Off-Camera Flash Options
So what we're gonna do here is first talk about different flash, um, options for getting flashes off the camera, and so the probably the one the most popular ways to do this is to use what's called infrared or line of sight. And so there are a lot of cameras that have pop up flashes. This one doesn't have one, but there's a little pop up flash and those specifically on Nikon Canon cameras. Those flashes consent signals to remote flashes. And so there are a lot of newer canon flashes to do this as well. Our cameras. And so I I know the 70 and some other cameras have this built in where you can go into the menus and you can say turn on a commander and it can control flashes. So there are a few, uh, cameras that do that, not all of them. So what we're gonna talk about specifically is the stuff that we could do with all of our cameras. Okay, so if you own one of those cameras that has a remote controller on it, then that's awesome. You're sort of ahead of the game. So what we're gonna do i...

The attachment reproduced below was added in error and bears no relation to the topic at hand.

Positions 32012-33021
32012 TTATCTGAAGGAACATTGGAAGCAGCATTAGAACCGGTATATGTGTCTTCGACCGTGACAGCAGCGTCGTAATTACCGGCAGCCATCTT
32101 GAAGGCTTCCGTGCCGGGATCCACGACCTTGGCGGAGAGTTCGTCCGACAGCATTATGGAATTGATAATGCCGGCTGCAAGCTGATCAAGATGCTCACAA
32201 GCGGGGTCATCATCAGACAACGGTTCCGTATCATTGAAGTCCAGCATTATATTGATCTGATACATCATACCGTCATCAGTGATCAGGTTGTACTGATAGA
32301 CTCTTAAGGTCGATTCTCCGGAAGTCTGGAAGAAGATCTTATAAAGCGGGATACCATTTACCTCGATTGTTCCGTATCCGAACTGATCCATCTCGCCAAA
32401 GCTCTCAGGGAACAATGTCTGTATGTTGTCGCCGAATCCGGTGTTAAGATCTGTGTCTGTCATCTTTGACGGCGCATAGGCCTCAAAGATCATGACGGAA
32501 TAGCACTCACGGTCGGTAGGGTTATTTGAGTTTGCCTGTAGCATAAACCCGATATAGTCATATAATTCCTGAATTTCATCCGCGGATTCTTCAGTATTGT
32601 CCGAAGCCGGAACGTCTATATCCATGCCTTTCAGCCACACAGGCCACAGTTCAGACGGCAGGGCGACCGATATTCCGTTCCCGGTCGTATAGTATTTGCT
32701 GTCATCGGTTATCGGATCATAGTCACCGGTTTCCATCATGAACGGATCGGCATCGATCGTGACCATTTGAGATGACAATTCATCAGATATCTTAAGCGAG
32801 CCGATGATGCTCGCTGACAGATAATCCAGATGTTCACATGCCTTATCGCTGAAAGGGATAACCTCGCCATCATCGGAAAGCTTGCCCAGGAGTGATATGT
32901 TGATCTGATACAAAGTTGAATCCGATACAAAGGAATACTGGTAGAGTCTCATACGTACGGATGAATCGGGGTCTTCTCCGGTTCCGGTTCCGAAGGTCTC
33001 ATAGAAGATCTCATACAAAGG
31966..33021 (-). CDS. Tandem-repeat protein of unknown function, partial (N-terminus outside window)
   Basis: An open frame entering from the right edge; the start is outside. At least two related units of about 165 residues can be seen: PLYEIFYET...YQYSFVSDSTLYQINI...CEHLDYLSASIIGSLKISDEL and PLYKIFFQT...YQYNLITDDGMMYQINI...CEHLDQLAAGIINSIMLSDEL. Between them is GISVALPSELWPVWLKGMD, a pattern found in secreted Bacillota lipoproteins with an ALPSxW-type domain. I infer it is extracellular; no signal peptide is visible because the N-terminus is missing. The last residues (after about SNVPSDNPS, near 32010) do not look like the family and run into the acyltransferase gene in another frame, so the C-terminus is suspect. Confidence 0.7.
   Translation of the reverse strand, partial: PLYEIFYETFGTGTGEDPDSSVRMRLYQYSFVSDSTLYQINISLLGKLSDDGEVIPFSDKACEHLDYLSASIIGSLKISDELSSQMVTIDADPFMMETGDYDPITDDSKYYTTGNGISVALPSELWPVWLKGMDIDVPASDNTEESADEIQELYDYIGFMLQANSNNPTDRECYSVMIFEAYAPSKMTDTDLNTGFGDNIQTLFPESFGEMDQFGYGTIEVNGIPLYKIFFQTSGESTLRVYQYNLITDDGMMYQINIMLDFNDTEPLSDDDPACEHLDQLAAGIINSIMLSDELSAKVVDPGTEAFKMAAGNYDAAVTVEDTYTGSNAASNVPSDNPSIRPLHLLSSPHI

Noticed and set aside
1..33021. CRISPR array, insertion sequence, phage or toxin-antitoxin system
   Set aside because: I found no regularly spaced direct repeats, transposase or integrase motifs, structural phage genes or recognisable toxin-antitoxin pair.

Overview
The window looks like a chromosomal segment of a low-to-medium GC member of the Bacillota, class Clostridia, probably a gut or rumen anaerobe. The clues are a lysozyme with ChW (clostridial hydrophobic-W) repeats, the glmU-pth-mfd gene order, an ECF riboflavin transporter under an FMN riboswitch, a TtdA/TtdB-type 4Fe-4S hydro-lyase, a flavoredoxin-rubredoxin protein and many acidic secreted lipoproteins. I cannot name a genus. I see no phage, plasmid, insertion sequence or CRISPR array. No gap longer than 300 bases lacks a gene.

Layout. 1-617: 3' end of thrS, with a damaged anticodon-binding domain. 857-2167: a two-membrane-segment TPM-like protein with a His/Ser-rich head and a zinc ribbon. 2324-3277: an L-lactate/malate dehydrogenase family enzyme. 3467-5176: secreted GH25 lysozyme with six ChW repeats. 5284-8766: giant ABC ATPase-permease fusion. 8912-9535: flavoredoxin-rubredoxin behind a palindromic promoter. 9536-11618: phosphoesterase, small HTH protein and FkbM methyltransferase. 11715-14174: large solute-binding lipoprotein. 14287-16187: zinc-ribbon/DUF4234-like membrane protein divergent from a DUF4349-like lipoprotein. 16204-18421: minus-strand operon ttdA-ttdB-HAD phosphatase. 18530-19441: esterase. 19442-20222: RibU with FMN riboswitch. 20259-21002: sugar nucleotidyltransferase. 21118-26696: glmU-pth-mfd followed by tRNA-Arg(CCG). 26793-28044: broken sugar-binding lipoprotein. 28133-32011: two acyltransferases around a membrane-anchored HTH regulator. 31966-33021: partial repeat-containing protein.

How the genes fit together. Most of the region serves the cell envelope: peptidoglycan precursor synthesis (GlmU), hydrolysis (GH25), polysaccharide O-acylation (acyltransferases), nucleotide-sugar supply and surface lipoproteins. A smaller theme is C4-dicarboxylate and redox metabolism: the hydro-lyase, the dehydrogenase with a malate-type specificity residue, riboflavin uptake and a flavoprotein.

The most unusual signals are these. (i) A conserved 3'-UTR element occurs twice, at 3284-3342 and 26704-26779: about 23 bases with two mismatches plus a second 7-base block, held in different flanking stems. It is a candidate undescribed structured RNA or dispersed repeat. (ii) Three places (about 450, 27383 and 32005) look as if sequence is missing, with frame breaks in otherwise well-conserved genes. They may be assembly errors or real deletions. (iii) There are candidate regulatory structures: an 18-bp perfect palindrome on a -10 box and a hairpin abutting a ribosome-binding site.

s we're gonna first start by talking about the Nikon options, okay? And their options. I know for Olympus and for Sony and Nikon and Canon, and there's so many different variations we just can't go through all of them. So we're gonna stick with two of the most common, so on a Nikon, what you can dio is there is a switch that says on remote and master. And so, if you want to control a remote, uh, flash, you can do it like this. You put one of your Nikon flashes on your camera and you said it to master. Okay. And on the back, you're gonna get these things. That's a M, ABC. And what is saying there is M stands for the Master flash This flash that's on the camera and it has a mode just like we're gonna find out the different mode so you can set your master flash to teach e l mode master mode and all the other months that we have and then also on a B and C. But that saying is on the remote flashes and this is true of Canon and Nikon. You can set the remote flash to a channel and a zone. Okay, let me talk about the two differences between channels and zones. Let's say that we're shooting an event. So Colby and I were shooting an event, and when I take my pictures, I want toe take pictures and use my remote flashes, and I want to control them. But I don't want Colby to control my flashes. But guess what? Kobe's gonna also be shooting the same event. He also has remote flashes, and he wants to be out of control, his flashes. So I would sit mine on Channel One. It put yours on channel two and now I can shoot with mine. You can shoot with yours. Were not interfering with each other. Everything's all good. Zones are different. So it zones do say I have this flash and I want it to be My key light came. We're gonna go through three lights set up when we get to Portrait's tomorrow. Let's say we wanted this to be the main light, and I want to control this independent of everything else. I might sit this one on Zone A. And so on my flash here, this thing that says a is allowing me to control this flash so I can change the flash exposure compensation for this flash. And I can change the mood for this flash. And if I have this guy, maybe as a kicker light, I could put that one on Zone B. So I'm controlling Zone A. It's controlling all the flashes that are set to zone A, but it's not controlling anything on Zone B, so I can control different flashes on my channel separate from each other. That makes sense. So let's give another example. Let's say we're shooting a wedding and I have and you can have three zones a B C. But let's say we're doing a wedding and there's the table at the front bride and groom. There's the bride's, the bride's friends and family, all that kind of stuff. The groom's friends and family, all that kind of stuff. And I have three different lighting setups. I have some lights amounted to fill the bride and groom. I've got some lights for this side of the table and lights for this side table. I don't want all of them to fire all the time. What I could do is set those two zones a B C on my channel. Maybe Kobe has some on a different channel, and I can say, OK, bride and groom are doing whatever, but those on A and I can turn off. All the other ones on C are being see Click, click, click. It's only those flashes firing. Maybe I tell these Teoh still fire at a lower level so you can see how these zones really help out. You could also do something. Maybe you have those lights set up for the table, but you also have light set up for the dance. And maybe this one is Channel One A, B and C, and the dance is Channel two, so you can start to see how if you're a millionaire and have a bunch of flashes. But now there are There are a lot of event wedding photographers that will have a big pack of speed lights. I'm sure you've seen blog's where it's like, OK, here's my 15 speed lights. It's not uncommon to do that. And so, um, you can see how you can start to control these flashes, get him all set up and do some things that air pretty spectacular. Okay, So, Master Flash Okay, the Master Flash. Here's something that's important. If this is the Master Flash, right, And I'm taking a picture and I'm taking a picture of something over here and I want to control how that light looks. And so I've taken my flashes off my camera so I can get all these things that we're about to talk about to be perfect. Do I want this to fire now? Probably not, because it sort of defeats the purpose. So what you can do with your master flashes you can tell it to be on So on the M on your Nikon people, you can go in here and you can hit select Selects that and again, this is different for every different Nikon flash there is. So you have to look at your specifically. But when you hit select, it will say, Is it TL? You can change the mode from TL toe off to manual two different things So you can tell this flash You know it active a za commander. But don't fire. Just tell other people what to do. Don't actually flash. And so that allows you to use this just to control other flashes but not interfere with the light. Okay, so, um, that's how you do a Nikon. You turn it on, master, And then you can go into those different zones and do anything with this Thea the remote. What you do is instead of putting that on mastering, put on remote very simple. And then what you do is then you can go in here and you can set You can select the group or the zone. So I guess Nikon calls them groups, not zones. You can select the group. You can say I want this to be on Group A or B or C so that say you tell the different flashes what they belong. Teoh, you can hit select again. You can tell it what channel you want it on. 123 or four. And then you can go down and you can set things like zoom in all those different kinds of things you might need to do. So that's how you do. You do that. So we have a different option. And these are the is called the Pocket Wizard Mini in flex. Um, these air radio triggers. Then there's a big big, big difference between a radio trigger and a line of sight trigger and I talked earlier. Cannon is coming out with a radio trigger for their new flashes that I think is going to be spectacular as well. The problems with line of Sight Please, If you haven't watched it, watch last night and you will see us frustrated with the line of sight remote controls. We rarely ever use them because of the complications we have shooting outside of having to make sure everything concede everything. And so what we normally do when we're shooting with speed lights off camera, we use pocket wizards because their radio triggers. A radio trigger means that you can. You can get your flash off your camera and you can put your flash just about anywhere you want at really, really crazy distances. And so that's what those do. The other thing. What these conduce you can remote control a camera as well, so it's not just for flashes, it's for cameras. But that's different class, right? So let me show you how to set these things up. We're not gonna go into great detail on this, because again these these would be a class all into itself. In fact, I've taught classes just on how to use these. That's you can see those for free. A pocket wizard dot com, by the way. So, anyway, what these do is, uh, these air specific to your cameras brand the's Air Nikon Many in flexes. We didn't bring any Canon Nikon, Canon mini and flexes with us, so we can only use the's on our night cons. And they're not interchangeable. So you can't put a cannon one on a Nikon or whatever, because the cannon system is different from the Nikon system. So what this does is you can take a transmitter, and there's two flavors of transmitters. There's a big one like this. It's a flex picks and send and receive what is really big. You probably don't want something that clunky on your camera, so they made the mini, which is a smaller version. It's only a transmitter, but you put this guy on your on your camera, and then what you do is you can take a speed light, and you put the speed light in just normal T TL mode. You don't do anything with it. You don't put it on, slave, A remote or anything. You just say you just turn it on and then it actually goes onto your flex. And as soon as you turn the flex on, what it does is it takes over the control of the flash. It totally takes over control. And it is. The camera actually thinks that the flash is still on the camera. And so all of the controls that you have not all of them, but 85% of all the controls that you have with your flash on your camera you still have. Except for now it's it's remote.